| LONDON, April 27
LONDON, April 27 "Downing Street has discreetly
let it be known in the City that it would oppose any takeover of
BP," the Financial Times reported on Sunday.
The prime minister's office has signalled it would make life
difficult for any bidder, although no bid has been mooted yet,
the newspaper said ("UK ministers make Gallic gesture to keep
the British in BP", April 26).
The company formerly known as British Petroleum was
rebranded as the more neutral BP at the turn of the
millennium after absorbing U.S. oil firms Amoco and Arco.
But the company's identity remains complicated, at once BP
and British Petroleum, part of Britain's establishment but also
a footloose international oil major with operations around the
Much more than Royal Dutch Shell, with its historical link
to the Netherlands, BP is Britain's national oil company and
bears with it the country's hopes for a major post-imperial
BP continues to have a close relationship with Britain's
establishment - reaching beyond government ministers, who come
and go, right into the core of the permanent Whitehall
bureaucracy as well as the media and London's financial
When the company was pilloried by U.S. politicians as a
careless foreign operator in the wake of the Deepwater Horizon
oil spill in the Gulf of Mexico, the company took pains to play
down its Britishness and emphasise it was a good American
But at home, the company mounted an effective public
relations campaign to enlist support from ministers and the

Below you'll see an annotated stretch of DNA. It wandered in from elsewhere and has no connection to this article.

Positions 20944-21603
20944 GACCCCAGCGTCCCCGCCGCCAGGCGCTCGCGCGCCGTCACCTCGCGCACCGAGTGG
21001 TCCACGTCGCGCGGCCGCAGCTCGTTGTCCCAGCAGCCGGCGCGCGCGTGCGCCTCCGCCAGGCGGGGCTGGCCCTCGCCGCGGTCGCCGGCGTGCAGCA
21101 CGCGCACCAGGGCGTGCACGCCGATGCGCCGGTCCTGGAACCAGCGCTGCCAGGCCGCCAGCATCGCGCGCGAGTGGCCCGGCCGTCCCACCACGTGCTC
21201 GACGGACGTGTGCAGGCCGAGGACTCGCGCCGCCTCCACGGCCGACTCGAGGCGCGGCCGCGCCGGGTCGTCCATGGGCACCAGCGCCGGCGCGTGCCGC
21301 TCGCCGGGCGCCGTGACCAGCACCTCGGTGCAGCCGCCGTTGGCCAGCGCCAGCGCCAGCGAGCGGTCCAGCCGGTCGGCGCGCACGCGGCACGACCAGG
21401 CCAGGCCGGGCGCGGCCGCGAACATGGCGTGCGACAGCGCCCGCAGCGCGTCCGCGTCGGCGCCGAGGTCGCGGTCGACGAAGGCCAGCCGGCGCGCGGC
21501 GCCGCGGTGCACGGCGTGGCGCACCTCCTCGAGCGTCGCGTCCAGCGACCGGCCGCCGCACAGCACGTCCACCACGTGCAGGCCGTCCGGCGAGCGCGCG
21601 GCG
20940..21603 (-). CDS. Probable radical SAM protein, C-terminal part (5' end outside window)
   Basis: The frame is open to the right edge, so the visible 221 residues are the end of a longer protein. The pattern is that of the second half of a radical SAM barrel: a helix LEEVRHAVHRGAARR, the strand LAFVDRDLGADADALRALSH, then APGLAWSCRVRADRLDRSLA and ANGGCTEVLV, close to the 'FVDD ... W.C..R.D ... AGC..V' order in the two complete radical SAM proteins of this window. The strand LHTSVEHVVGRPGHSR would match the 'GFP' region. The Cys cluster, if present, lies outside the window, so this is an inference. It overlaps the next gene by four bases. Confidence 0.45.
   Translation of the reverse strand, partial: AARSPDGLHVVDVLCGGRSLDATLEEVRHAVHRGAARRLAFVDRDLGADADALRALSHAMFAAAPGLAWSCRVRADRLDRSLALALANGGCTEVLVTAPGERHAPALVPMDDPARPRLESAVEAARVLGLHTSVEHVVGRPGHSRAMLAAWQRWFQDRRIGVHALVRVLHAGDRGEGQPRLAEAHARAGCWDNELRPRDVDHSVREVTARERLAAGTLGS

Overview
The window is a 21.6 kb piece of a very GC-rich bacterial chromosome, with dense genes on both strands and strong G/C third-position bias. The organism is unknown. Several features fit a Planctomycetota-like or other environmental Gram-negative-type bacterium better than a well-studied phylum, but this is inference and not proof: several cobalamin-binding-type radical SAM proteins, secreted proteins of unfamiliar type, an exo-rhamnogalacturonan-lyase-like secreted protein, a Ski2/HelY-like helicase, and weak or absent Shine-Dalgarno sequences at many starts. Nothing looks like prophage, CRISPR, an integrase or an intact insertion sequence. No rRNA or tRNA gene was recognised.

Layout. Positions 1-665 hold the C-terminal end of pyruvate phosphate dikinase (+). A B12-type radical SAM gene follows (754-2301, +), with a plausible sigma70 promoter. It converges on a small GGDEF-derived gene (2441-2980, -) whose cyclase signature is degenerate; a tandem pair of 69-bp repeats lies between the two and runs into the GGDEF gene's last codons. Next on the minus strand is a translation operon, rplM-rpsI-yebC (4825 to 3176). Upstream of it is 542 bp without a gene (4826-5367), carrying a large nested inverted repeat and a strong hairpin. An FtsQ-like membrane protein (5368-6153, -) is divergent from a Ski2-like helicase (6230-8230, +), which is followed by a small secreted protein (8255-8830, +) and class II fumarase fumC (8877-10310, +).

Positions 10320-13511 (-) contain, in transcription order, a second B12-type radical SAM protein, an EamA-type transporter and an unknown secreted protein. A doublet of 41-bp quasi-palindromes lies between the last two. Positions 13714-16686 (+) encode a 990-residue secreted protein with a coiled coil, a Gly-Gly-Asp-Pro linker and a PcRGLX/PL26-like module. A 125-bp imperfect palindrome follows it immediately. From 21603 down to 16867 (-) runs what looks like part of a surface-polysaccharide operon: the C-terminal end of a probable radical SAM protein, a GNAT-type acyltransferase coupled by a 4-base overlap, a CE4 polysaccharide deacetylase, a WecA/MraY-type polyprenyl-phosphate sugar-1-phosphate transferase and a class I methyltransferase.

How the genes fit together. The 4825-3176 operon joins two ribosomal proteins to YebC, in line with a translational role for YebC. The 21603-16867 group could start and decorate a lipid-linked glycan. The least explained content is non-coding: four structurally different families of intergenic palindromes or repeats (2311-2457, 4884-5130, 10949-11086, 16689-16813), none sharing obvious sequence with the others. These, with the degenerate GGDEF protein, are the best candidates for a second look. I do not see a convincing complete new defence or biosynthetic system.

British media to push back against what it presented as a
strategic threat to the United Kingdom. BP wrapped itself in the
national flag at home, while presenting itself abroad as a
post-national corporation of the world.
From the very beginning, British Petroleum, formerly the
Anglo-Iranian Oil Company and before that the Anglo-Persian Oil
Company, has had close links to the state.
The company owes its existence to an unusual government
investment of just over 2 million pounds into the firm in May
1914, masterminded by Winston Churchill, then serving as
Britain's minister for naval affairs.
Churchill was determined to ensure a reliable source of oil
for the Royal Navy from within Britain's empire to avoid a
dangerous dependence on the United States, Russia or the Dutch
East Indies ("The Royal Navy's Fuel Supplies 1898-1939", 2003).
The advantages of liquid petroleum over solid coal as fuel
for warships were "inestimable", Churchill wrote later ("The
World Crisis", 1938).
"But oil was not found in appreciable quantities in our
island. If we required it, we must carry it by sea in peace and
war from distant countries ... An unbroken series of
consequences conducted us to the Anglo-Persian Oil Convention,"
Persia was formally independent, but the country, especially
its southern half, where the oilfields lay, was firmly within
Britain's sphere of influence, while the north lay in Russia's.
Britain's investment gave the government a voting stake of
just over 50 percent in the company and provided capital at a
critical point when the firm was seeking to develop its new
fields in southwest Persia.
In exchange, the Royal Navy received a guaranteed supply of
oil below market prices and Britain's government received
hundreds of millions of pounds in dividends and tax revenues,
far more than Iran ever received ("Blood and Oil: A Prince's
Memoir of Iran from the Shah to the Ayatollah", 2005).
In 1951, when Iran nationalised the assets of the
Anglo-Iranian Oil Company, Whitehall helped organise a worldwide
boycott of Iran's oil sales (the forerunner of the current